Who is Ajla Tomljanovi?
She was born in Croatia but converted her citizenship to Australia.
Her top singles ranking was ranked 38th in February of this year. It is currently ranked 46th.
She has reached the quarter-finals of Wimbledon for two consecutive years.
Her favorite city is…Charlotte, NC, perhaps not the largest tourist destination in the world but a place that has some family.
She made the WTA main drag event in 2009 and topped the year-end top 100 in 2013.
Her father played handball. (For American readers who don’t follow the Olympics, we mean the kind with nets, not walls.)
Her best tennis memories were her first time on the court with Chris Evert, so it’s unfortunate that Evert missed the broadcast booth tonight. Mary Jo Hernandez is there with John McEnroe and Chris Fowler.
The pre-game pomp and circumstance is about to end. here we are …
Meanwhile, in men’s tennis…
top seed Daniel Medvedev Once again he has the dubious honor of trying to follow Serena into Arthur Ashe Stadium, facing off Yiping Wu It reminds me of when I saw Cheap Trick at the top level opening up to an indifferent Robert’s Factory.
But like the women’s lottery with Serena, the highlight of the men’s lottery is the progression of his veteran teammate Rafael NadalWho advanced today despite hitting himself in the nose.
It’s as if women’s tennis was happening on an alternate timeline, and Serena followed Spock through a time wormhole or whatever made it possible. Leonard Nimoy to appear in the Star Trek reboot.
None of these players have ever played Serena.
no Danka KovinichSerena’s first-round opponent is here. No Kontaveit. Not Tomljanovic, tonight’s opponent.
Neither Samsonova nor Krunich (the first names will be at the end of this post), her potential fourth-round opponents.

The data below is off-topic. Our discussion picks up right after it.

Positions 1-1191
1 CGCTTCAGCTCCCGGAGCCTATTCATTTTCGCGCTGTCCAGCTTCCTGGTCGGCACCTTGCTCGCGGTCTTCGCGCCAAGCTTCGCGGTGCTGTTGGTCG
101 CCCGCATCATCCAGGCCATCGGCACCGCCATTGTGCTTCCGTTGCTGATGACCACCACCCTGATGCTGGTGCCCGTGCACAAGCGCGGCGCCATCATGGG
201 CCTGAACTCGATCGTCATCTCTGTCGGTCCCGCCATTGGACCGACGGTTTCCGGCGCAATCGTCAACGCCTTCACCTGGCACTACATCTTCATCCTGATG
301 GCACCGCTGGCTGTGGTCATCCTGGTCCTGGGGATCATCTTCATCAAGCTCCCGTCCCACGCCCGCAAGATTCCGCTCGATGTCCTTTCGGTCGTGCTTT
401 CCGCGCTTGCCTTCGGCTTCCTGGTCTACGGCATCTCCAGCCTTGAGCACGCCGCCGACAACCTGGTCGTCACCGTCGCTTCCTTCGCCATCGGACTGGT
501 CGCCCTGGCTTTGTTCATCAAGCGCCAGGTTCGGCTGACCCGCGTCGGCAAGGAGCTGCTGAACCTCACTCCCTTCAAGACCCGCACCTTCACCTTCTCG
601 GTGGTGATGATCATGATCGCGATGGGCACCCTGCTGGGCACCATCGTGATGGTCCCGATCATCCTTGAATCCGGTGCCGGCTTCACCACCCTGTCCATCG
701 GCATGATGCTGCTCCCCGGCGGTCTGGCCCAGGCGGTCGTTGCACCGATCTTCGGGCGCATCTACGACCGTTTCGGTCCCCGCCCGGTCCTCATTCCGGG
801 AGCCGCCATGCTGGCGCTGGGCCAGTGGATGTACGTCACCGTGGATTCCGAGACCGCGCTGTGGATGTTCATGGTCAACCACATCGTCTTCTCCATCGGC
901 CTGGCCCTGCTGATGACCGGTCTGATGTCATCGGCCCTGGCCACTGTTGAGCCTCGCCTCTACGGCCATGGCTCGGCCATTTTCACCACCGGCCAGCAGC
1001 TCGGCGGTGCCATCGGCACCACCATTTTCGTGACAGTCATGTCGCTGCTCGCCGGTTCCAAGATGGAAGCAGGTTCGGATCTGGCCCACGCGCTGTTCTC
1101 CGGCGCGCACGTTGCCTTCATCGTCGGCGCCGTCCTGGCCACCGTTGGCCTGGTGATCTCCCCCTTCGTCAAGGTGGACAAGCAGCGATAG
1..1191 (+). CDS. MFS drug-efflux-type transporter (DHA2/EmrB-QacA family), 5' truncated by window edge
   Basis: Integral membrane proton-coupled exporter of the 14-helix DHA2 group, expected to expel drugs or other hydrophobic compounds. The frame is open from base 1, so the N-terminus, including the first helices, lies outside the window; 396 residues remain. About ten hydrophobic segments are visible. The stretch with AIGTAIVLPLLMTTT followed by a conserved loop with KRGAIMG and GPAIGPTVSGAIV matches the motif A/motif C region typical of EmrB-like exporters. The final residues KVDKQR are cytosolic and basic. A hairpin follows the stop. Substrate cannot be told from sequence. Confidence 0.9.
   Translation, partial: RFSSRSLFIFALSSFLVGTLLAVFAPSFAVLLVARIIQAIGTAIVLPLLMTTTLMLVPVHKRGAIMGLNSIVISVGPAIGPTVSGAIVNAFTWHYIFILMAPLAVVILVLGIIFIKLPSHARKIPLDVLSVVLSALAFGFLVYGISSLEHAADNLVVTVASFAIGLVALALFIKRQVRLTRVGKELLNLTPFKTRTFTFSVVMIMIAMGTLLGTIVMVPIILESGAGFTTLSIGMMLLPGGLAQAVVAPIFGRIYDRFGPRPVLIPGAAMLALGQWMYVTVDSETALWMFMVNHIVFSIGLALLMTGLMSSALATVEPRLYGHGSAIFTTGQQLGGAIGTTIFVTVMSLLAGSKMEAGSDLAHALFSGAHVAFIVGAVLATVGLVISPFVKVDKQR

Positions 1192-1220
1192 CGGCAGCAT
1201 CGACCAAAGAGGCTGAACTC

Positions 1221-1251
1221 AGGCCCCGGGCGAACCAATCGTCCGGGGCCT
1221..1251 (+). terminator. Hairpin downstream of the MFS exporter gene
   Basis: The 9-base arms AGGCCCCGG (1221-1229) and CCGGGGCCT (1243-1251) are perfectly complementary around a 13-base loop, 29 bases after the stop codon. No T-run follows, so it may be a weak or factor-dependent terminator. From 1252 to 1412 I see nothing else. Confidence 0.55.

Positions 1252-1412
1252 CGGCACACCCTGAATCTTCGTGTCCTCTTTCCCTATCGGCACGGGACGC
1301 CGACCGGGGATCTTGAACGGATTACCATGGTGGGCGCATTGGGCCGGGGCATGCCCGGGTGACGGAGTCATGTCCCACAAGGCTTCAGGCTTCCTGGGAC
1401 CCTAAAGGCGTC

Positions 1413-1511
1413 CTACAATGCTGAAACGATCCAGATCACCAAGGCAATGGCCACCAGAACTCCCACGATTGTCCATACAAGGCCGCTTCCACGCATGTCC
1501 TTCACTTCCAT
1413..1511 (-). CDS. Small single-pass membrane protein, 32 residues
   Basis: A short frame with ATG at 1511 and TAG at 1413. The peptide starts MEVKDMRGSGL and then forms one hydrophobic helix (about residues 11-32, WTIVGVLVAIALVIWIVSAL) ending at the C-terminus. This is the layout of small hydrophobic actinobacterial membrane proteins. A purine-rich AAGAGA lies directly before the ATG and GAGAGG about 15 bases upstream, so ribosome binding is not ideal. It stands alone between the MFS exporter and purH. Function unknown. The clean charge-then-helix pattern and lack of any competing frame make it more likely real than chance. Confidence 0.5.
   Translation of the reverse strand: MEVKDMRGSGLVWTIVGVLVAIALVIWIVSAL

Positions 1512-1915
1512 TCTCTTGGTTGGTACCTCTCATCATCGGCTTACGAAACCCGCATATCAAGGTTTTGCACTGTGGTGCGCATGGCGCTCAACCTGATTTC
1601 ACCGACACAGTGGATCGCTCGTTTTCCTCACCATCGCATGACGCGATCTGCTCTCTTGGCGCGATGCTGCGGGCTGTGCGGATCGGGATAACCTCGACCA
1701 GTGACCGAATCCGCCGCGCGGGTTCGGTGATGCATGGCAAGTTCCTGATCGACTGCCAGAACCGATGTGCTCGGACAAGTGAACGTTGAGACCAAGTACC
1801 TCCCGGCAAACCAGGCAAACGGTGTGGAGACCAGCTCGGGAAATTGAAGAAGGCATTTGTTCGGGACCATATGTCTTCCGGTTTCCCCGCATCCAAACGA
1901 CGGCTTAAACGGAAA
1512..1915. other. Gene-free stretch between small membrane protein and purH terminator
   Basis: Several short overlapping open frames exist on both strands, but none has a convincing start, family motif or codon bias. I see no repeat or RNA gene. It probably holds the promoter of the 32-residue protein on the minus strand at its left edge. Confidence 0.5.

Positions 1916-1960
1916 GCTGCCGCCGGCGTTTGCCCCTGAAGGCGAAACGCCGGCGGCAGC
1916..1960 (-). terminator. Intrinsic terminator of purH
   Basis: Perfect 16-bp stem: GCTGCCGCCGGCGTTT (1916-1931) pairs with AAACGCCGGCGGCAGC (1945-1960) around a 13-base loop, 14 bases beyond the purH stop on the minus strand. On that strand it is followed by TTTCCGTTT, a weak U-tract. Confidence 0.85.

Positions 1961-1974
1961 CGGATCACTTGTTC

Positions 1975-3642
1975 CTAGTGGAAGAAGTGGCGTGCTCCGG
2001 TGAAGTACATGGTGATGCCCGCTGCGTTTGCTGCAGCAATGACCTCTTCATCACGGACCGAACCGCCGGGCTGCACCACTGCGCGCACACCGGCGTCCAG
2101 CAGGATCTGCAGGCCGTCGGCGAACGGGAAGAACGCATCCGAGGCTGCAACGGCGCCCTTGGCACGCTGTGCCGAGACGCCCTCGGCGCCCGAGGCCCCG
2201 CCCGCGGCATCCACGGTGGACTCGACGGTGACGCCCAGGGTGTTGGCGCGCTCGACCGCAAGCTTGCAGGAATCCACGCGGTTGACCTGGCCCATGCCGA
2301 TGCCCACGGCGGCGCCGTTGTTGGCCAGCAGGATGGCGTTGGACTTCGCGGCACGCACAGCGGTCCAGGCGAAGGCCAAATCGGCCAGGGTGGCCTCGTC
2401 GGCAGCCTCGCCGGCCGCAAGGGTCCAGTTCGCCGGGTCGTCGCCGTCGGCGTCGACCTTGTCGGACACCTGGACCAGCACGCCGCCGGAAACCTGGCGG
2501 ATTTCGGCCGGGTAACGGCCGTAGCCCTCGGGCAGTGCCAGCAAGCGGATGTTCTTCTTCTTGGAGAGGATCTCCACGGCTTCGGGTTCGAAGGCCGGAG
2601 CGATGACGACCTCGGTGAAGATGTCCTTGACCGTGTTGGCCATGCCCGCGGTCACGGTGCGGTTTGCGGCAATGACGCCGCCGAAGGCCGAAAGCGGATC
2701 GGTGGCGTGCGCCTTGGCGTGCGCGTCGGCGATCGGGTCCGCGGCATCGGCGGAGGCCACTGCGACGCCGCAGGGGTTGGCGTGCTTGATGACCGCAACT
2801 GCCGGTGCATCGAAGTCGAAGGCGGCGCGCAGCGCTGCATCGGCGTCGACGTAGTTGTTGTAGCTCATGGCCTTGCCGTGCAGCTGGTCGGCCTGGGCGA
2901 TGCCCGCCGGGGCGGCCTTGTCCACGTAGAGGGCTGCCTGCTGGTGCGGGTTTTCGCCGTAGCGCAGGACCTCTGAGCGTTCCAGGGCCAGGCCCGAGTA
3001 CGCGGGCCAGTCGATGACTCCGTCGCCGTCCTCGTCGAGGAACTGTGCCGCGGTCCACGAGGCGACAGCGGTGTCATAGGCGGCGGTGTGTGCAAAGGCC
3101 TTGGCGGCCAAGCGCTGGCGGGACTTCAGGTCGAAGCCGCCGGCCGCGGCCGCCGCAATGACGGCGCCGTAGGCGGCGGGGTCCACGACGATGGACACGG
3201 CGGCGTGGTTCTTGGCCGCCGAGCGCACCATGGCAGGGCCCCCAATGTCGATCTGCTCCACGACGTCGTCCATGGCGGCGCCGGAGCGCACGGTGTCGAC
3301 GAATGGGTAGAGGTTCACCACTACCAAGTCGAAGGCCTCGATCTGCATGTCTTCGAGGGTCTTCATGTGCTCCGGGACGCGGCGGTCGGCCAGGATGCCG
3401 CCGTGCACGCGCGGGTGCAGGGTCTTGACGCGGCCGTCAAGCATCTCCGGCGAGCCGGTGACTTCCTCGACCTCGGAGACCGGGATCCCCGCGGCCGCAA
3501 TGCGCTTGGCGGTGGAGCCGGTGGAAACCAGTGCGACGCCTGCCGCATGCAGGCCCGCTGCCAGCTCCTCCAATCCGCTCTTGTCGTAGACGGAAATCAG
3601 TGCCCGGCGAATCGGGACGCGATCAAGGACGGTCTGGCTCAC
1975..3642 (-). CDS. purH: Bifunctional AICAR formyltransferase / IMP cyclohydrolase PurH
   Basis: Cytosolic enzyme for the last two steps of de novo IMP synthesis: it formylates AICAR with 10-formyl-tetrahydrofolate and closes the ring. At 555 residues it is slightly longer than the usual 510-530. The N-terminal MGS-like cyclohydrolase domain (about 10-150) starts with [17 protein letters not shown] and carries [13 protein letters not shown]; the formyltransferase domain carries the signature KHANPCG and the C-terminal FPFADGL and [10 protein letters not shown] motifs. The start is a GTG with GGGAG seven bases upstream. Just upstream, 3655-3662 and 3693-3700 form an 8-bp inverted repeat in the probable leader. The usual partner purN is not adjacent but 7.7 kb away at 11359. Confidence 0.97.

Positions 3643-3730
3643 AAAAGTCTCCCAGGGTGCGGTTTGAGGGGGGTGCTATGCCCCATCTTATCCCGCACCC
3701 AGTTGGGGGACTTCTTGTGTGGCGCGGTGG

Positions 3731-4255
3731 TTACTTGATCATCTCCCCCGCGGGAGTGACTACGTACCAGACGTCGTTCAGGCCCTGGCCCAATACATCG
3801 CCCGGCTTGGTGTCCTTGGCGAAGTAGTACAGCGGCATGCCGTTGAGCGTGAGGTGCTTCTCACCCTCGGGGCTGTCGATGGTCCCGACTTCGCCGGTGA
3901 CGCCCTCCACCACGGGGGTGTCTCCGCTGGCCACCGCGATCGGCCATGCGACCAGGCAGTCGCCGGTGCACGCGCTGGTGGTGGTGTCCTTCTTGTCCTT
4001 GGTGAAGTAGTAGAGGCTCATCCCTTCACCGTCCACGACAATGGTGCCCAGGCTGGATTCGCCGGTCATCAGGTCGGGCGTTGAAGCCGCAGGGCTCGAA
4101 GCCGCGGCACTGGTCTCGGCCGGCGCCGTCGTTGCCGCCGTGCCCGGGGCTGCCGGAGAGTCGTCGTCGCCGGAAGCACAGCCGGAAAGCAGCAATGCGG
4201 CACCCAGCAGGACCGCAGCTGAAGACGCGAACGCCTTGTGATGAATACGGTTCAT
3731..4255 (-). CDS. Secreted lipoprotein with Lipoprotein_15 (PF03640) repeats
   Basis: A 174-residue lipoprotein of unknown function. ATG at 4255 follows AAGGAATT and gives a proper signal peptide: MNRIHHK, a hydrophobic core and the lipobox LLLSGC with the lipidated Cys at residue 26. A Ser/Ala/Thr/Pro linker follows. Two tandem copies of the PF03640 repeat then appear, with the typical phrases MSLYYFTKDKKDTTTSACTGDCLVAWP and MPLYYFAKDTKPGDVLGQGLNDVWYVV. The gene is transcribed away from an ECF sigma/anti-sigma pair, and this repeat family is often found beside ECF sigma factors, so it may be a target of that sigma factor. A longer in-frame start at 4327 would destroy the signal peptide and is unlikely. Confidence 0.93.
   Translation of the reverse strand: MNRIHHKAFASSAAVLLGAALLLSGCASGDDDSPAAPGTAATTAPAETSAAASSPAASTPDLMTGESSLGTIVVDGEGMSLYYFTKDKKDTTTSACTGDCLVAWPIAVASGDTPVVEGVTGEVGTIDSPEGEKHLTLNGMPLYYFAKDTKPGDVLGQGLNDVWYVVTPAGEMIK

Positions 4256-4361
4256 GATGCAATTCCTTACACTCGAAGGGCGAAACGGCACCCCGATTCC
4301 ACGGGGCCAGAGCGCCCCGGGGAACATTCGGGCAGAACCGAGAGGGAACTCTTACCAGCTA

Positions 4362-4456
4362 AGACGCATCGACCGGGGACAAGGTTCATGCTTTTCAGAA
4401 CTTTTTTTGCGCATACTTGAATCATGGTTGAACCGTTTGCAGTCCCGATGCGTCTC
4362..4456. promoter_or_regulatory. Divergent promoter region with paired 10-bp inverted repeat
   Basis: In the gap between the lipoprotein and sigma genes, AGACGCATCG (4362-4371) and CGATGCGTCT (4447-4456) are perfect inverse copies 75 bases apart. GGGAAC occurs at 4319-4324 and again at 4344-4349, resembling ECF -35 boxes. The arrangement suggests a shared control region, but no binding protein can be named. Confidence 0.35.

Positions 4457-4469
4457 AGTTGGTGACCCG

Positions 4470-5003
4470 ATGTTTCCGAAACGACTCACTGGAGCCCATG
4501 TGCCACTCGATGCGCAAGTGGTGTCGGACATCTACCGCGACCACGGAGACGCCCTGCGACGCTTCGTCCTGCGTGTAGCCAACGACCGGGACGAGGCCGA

Not her potential opponents in the quarter-finals, the fifth seed Our Jaber The 18 seed vAronica Kudermovawho have already won the third round matches.
Not even the number one Iga your lipsTwo-time French Open champion and was the least accomplished on the hard court.
If these players are a rising prodigy with a youthful boast that makes them impervious to Serena’s mystery, then perhaps they stand a greater chance. Kontaveit gained confidence for a while, fighting in the first set to force the tiebreak and then slipping past Serena in the second, but it always looked as if Serena was catching her breath before unleashing her fury in the third.
But with the exception of 21-year-old Schwetek, these are veteran players who know they’re meant to be intimidated, and they are, even if Tomljanovic comes up with a new way to block fans who already annoyed her when she was playing several pitches away.
(This is a feature on local courts of the kind rarely seen in tennis. At times, a few people cheered the opponent’s serve errors, but mostly the fans appreciated them—and Serena herself once shut down fans who grumbled about a phone call, an unpleasant complaint normal in a tournament whose line calls are judged electronically.)
The most interesting category at the moment will determine a potential semi-final opponent for Serena. Coco Guff Defeated Madison Keys In a match between younger American players inspired by the Williams sisters. At Louis Armstrong Stadium tonight, the 2019 US Open champion Bianca Andreescu He is facing a strong player in Caroline Garcia.
Serena still has to win five matches Margaret CourtHe scored 23 Grand Slam victories, a mark that set in an era when the field of competition wasn’t anywhere near it is today. The streaks are ending, and Serena may be nearing their end before she has a chance to play that ultimate dream come true. But no one in the field makes you think, “Yeah, that’s the guy who’s going to beat Serena.” Not yet seeing Williams play on Wednesday as the supposed underdog who has completely outdone the No. 2 player in the world.
(Those first names: Lyudmila Samsonova And the Alexandra Krunich.)
Leave the thought of the day to those in the world of sports betting.